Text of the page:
Mixing in other flavors isn't the only concession to North American preferences that Winkler and other mate purveyors have made.

Shared experience

In South America, mate is a shared experience, almost a ritual. You drink it out of a gourd through a metal straw called a bombilla. A server pours water over the mate leaves, enough for a single serving. You drink it, and pass it back to the server, who does the same thing for the person next to you. The gourd goes around the circle, everyone drinking out of the same straw.

Winkler says he drank mate that way when he was in South America with the Peace Corps. But he's not sure most of his customers are ready for that.

"If people were more receptive to that kind of thing, I would obviously be way bigger on it," says Winkler. "But we're in America and it's fast-paced, you know, get your drink and go. It's going to be hard to get a bunch of people to come into my café and sit around and share a gourd."

Back at the Top Leaf Mate Bar in Bend, Santiago Casanueva says about 10 percent of his customers choose to share a gourd. Len Meserve is not one of them. He knows about the traditional way of drinking mate, but says while the shared experience has its attraction, he'd rather just go it alone:

"It's just more convenient to have your own," says Meserve. "You get to control it. We seem to like that aspect."

In addition to the convenience of drinking mate out of a cup, there's also the "yuck" factor. In a germ-phobic society, sharing a straw doesn't have much appeal.

You May Like

Photogallery Americans Celebrate Thanksgiving With Feasts, Festivities

Holiday traditions include turkey dinners, 'turkey trots,' American-style football and New York parade with giant balloons More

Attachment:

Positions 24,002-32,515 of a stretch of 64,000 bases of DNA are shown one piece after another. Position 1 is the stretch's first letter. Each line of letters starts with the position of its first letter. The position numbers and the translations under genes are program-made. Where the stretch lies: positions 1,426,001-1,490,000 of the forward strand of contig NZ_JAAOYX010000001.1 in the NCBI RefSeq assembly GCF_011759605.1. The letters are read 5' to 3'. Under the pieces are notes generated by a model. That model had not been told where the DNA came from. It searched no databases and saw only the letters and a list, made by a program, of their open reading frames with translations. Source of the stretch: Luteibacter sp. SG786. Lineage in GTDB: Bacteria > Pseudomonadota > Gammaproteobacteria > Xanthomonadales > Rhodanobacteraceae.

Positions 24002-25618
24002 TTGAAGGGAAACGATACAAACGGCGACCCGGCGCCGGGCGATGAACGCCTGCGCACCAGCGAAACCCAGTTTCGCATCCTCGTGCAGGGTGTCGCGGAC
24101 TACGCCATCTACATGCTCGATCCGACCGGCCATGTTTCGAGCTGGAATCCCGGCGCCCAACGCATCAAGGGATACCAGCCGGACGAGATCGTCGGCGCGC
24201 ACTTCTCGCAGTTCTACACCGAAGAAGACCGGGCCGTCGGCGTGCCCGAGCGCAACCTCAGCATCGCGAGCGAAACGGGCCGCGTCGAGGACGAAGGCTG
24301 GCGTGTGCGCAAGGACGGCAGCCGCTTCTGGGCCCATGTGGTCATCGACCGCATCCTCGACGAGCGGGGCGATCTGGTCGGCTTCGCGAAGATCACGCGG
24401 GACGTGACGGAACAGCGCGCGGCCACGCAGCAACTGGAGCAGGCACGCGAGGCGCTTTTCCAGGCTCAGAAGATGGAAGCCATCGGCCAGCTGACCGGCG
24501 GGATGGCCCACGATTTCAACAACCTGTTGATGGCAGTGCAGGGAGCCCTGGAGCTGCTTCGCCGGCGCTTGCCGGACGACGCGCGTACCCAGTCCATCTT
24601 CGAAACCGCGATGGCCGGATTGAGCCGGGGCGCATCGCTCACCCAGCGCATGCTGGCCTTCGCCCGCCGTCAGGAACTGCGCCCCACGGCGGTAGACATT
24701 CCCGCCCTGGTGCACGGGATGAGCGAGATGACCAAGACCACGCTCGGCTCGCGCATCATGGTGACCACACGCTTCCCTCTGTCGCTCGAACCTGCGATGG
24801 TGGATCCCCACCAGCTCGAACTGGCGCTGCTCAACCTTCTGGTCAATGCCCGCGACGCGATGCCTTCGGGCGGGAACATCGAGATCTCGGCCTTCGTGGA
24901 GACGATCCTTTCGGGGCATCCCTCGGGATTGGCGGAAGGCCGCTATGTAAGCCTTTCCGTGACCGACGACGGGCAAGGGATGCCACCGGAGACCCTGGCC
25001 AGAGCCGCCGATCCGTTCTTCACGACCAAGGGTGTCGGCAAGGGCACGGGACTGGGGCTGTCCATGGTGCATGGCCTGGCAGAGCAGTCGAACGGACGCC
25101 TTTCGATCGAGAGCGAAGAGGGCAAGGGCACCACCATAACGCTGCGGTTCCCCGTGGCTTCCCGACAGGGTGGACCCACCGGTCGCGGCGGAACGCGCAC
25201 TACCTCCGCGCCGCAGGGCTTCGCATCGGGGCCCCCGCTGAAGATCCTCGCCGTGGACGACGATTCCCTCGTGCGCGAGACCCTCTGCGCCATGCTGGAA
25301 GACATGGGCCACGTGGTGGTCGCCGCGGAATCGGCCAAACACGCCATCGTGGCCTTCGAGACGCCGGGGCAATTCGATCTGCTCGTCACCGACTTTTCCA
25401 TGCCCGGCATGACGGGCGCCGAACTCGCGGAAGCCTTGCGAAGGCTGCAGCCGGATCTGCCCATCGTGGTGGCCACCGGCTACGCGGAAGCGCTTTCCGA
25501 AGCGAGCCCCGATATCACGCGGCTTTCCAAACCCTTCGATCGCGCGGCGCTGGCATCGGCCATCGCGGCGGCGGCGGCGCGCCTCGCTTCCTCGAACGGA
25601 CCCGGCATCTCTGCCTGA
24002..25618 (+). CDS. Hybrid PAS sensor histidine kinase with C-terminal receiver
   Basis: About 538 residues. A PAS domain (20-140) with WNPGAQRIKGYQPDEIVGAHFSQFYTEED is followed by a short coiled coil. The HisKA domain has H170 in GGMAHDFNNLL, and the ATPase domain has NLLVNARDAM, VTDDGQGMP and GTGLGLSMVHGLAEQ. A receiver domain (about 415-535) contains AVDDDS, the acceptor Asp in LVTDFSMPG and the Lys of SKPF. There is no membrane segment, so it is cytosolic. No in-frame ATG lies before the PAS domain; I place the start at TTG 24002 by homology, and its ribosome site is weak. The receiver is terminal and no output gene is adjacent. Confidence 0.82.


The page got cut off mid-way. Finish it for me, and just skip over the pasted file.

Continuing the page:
Video For Obama, Ferguson Violence is a Personal Issue

With two years left in term, analysts say, president has less to lose by taking conversation on race further More

Video Italian Espresso Expands Into Space

When Italian astronaut Samantha Cristoforetti headed for the ISS, her countrymen worried how she would survive six months drinking only instant coffee More

This forum has been closed.
Comments
     
There are no comments in this forum. Be first and add one

Featured Videos

Your JavaScript is turned off or you have an old version of Adobe's Flash Player. Get the latest Flash player.
South Africa Sees Male Circumcision as Way to Reduce HIV Infectionsi
X
November 28, 2014 3:31 PM
South Africa remains plagued by AIDS despite massive government and NGO efforts on prevention and life-sustaining Anti-Retro-Viral programs. But the country has opened up another front to reduce new HIV infections: promoting circumcision. Emilie Iob reports for VOA News from a pioneering circumcision center in Orange Farm, Johannesburg.
Video

Video South Africa Sees Male Circumcision as Way to Reduce HIV Infections

South Africa remains plagued by AIDS despite massive government and NGO efforts on prevention and life-sustaining Anti-Retro-Viral programs. But the country has opened up another front to reduce new HIV infections: promoting circumcision. Emilie Iob reports for VOA News from a pioneering circumcision center in Orange Farm, Johannesburg.
Video

Video To Make A Living, Nairobi Street Vendors Face Legal Hurdles, Physical Violence

The Nairobi City Council has been accused of brutality in dealing with hawkers in the Central Business District - in order to stop them from illegally selling their wares on the streets. Lenny Ruvaga has more for VOA News from the Kenyan capital.
Video

Video For Obama, Ferguson Violence is a Personal Issue